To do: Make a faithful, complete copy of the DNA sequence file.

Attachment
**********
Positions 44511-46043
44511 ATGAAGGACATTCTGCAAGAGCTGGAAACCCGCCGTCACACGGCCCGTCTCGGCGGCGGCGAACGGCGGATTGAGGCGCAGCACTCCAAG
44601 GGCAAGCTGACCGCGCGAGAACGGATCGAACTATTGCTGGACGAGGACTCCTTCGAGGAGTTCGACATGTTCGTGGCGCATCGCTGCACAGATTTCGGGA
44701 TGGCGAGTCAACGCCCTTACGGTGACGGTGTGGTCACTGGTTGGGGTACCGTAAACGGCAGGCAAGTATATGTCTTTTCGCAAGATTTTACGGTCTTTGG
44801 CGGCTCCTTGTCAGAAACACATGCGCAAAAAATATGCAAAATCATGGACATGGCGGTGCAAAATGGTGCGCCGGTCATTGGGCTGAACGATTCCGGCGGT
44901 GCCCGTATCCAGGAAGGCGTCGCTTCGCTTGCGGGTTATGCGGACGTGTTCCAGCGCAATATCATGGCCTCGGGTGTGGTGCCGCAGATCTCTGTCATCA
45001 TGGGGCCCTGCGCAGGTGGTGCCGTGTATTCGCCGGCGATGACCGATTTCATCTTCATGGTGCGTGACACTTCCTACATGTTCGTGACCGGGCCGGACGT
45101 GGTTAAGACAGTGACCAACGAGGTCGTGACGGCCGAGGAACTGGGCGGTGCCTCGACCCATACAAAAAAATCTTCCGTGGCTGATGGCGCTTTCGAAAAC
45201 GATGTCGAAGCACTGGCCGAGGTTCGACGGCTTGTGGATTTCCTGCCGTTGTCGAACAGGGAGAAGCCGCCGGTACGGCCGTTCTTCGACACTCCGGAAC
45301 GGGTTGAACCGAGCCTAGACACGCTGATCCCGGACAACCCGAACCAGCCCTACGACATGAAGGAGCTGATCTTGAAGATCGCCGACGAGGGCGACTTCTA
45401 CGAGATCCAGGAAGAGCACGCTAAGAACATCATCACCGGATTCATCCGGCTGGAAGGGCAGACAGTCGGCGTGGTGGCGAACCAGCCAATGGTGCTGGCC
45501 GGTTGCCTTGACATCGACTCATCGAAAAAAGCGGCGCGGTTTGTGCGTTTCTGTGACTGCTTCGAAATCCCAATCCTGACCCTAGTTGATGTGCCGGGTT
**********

Positions 44511-46043
44511 ATGAAGGACATTCTGCAAGAGCTGGAAACCCGCCGTCACACGGCCCGTCTCGGCGGCGGCGAACGGCGGATTGAGGCGCAGCACTCCAAG
44601 GGCAAGCTGACCGCGCGAGAACGGATCGAACTATTGCTGGACGAGGACTCCTTCGAGGAGTTCGACATGTTCGTGGCGCATCGCTGCACAGATTTCGGGA
44701 TGGCGAGTCAACGCCCTTACGGTGACGGTGTGGTCACTGGTTGGGGTACCGTAAACGGCAGGCAAGTATATGTCTTTTCGCAAGATTTTACGGTCTTTGG
44801 CGGCTCCTTGTCAGAAACACATGCGCAAAAAATATGCAAAATCATGGACATGGCGGTGCAAAATGGTGCGCCGGTCATTGGGCTGAACGATTCCGGCGGT
44901 GCCCGTATCCAGGAAGGCGTCGCTTCGCTTGCGGGTTATGCGGACGTGTTCCAGCGCAATATCATGGCCTCGGGTGTGGTGCCGCAGATCTCTGTCATCA
45001 TGGGGCCCTGCGCAGGTGGTGCCGTGTATTCGCCGGCGATGACCGATTTCATCTTCATGGTGCGTGACACTTCCTACATGTTCGTGACCGGGCCGGACGT
45101 GGTTAAGACAGTGACCAACGAGGTCGTGACGGCCGAGGAACTGGGCGGTGCCTCGACCCATACAAAAAAATCTTCCGTGGCTGATGGCGCTTTCGAAAAC
45201 GATGTCGAAGCACTGGCCGAGGTTCGACGGCTTGTGGATTTCCTGCCGTTGTCGAACAGGGAGAAGCCGCCGGTACGGCCGTTCTTCGACACTCCGGAAC
45301 GGGTTGAACCGAGCCTAGACACGCTGATCCCGGACAACCCGAACCAGCCCTACGACATGAAGGAGCTGATCTTGAAGATCGCCGACGAGGGCGACTTCTA
45401 CGAGATCCAGGAAGAGCACGCTAAGAACATCATCACCGGATTCATCCGGCTGGAAGGGCAGACAGTCGGCGTGGTGGCGAACCAGCCAATGGTGCTGGCC
45501 GGTTGCCTTGACATCGACTCATCGAAAAAAGCGGCGCGGTTTGTGCGTTTCTGTGACTGCTTCGAAATCCCAATCCTGACCCTAGTTGATGTGCCGGGTT